Competence

Competence

The Dubai ports debacle, which to many people signaled for the first time the unseriousness of the administration with regard to national security, is the Democrat’s opportunity to finally change the context of the national security debate. Instead of playing “I’m tough too,” Democrats should talk about national security in terms of competence.

In addition to a quick review of the fact that Democrats, when they’ve been in charge of military engagement, have cared about having a plan, and that one of John Kerry’s main concerns was, yes indeed, port security, they should propose a few simple to understand, highly visible initiatives geared toward making people actually feel safer. Here’s one idea: DHS will coordinate threat assessment teams composed of agents from the FBI, NRC, CDC, etc., who will be dispatched to various “high priority” sites around the country: a water purification plant in Atlanta, for example, or a vulnerable but important rail switching station in Kansas, or one of the unguarded nuclear sites we keep reading about, etc. Whenever one of these teams comes into town, there will be local coverage, which is what we really want: “DHS was right here in Ashtabula today, making sure that our little ol’ chemical waste facility isn’t vulnerable to terrorism.” This is the kind of thing that people remember and care about. If what the teams propose is funded and put into effect, great, Democrats take credit for the idea. If not, then they have a long list up things the administration should have done, but didn’t. If you don’t like this idea, come up with another; it doesn’t really matter, as long as it’s clear and visible.

(An aside: people often dismiss plans or ideas with, “But the Republicans will just argue X….” The key in these debates, however, is that people stop paying attention pretty quickly, and as long as you have a reply to “X,” the debate will be sufficiently muddled that the original proposal will remain salient. So if the Republicans were to say that the Democrats are so out of touch that they don’t even realize that threat assessments are happening all the time, the response should be, “Well, what about sites A, B, C, D and E, all of which are vulnerable?” If the Republicans dismiss the plan as an unconscionable use of federal agents for show, the response should be that since sites A, B, C, D and E are all vulnerable, people should be able to see their government at work, and hold agencies accountable, rather than being satisfied with “trust us.” (You might also mention Bush’s own use of emergency personnel during photo ops for Katrina.) You get the idea. “Republicans will just say X” should only be dispositive if you also think “And I don’t have a good answer to that.”)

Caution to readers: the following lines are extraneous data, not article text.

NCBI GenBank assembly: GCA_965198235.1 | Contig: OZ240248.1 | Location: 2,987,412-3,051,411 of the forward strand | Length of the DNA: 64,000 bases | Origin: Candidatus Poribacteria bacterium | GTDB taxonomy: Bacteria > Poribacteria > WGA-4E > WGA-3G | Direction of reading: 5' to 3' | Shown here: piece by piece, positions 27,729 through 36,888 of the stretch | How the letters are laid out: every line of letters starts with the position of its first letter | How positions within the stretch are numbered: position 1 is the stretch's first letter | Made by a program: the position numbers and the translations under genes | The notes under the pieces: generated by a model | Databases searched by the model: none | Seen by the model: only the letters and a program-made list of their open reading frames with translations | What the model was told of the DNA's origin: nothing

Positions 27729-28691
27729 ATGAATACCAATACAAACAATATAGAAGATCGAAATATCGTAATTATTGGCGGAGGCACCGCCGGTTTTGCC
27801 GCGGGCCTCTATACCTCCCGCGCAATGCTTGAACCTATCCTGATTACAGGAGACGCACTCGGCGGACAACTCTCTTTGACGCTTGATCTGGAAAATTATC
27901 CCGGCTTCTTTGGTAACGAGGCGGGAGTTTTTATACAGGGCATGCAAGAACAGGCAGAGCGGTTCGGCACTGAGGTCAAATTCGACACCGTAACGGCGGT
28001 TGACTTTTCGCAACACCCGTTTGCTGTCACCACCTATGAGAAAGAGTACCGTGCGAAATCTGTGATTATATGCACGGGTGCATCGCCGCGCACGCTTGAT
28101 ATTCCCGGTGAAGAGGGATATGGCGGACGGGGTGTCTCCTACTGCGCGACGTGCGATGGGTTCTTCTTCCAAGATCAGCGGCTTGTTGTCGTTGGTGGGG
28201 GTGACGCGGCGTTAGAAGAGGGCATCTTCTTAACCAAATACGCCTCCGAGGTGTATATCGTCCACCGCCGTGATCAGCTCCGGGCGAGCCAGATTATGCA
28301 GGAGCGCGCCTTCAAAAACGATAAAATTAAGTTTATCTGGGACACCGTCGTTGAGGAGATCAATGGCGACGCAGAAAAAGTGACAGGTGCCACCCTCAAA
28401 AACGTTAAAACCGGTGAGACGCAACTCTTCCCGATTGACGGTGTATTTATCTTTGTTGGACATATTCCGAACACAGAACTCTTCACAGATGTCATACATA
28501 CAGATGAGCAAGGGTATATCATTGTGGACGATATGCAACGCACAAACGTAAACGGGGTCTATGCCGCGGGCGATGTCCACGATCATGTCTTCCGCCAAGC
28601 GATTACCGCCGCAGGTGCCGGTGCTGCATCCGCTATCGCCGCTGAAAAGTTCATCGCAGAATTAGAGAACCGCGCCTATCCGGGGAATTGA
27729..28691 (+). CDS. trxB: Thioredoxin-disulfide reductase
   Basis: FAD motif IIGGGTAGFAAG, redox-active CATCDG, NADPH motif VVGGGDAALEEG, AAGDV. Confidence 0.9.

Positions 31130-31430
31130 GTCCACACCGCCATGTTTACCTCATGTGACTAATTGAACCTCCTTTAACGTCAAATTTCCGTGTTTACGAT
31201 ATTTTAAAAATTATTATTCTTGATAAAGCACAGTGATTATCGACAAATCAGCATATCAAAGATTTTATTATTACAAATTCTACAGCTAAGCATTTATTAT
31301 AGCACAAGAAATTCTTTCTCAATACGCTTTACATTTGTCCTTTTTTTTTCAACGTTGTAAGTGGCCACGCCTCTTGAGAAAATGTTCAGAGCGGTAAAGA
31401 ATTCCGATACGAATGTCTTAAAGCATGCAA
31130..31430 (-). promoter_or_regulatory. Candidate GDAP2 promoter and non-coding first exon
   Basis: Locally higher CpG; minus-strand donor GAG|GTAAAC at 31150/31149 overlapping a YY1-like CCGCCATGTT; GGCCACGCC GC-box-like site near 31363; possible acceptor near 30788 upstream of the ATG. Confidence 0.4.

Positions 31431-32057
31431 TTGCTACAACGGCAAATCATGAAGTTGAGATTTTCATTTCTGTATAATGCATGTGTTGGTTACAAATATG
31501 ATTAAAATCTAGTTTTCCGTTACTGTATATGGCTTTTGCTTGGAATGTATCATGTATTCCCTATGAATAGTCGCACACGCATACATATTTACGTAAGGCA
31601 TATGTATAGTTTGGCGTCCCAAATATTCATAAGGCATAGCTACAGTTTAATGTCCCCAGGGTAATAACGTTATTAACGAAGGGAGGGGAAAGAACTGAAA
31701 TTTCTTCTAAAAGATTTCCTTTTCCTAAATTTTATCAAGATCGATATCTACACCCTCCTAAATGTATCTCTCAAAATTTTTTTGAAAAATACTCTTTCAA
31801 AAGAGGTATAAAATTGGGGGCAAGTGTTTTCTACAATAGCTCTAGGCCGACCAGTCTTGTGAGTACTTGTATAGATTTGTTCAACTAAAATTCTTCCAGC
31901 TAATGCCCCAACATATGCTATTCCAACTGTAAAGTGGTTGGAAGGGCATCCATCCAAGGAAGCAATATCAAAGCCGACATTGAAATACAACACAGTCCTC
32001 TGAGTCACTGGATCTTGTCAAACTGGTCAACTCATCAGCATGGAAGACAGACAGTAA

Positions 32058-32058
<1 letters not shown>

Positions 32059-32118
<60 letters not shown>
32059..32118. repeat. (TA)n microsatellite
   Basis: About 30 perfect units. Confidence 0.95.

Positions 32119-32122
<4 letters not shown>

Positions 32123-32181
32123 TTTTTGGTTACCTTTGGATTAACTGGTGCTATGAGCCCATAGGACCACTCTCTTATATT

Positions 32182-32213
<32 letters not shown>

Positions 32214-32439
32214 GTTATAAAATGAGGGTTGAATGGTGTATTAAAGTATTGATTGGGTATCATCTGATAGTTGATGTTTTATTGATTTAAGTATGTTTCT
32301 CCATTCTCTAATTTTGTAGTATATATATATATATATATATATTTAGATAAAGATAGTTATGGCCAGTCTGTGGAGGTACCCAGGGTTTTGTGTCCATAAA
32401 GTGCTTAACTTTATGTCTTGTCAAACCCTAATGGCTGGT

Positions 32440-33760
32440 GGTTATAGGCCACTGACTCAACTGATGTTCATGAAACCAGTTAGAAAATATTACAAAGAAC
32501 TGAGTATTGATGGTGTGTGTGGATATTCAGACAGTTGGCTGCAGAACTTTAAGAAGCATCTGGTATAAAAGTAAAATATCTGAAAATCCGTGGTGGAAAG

The catchphrase for the Democratic emphasis on competence should be “let’s do what works.” That signals both “enough with the fancy words and crappy outcomes” as well as “enough with the partisan and ideological bickering, we care about results.” It also drives home the point that being “tough” doesn’t matter if your toughness doesn’t work. Facts are on our side, we should emphasize them.

The usual objection when anyone says that Democrats should emphasize competence is “Dukakis.” But that was a special, or especially bad case. Dukakis was geeky and from Massachusetts, but there’s no reason that “let’s do what works” can’t be folksy and no-nonsense: “Some people want to save the whole world or tell you what’s right and what’s wrong, I just want to do what works.”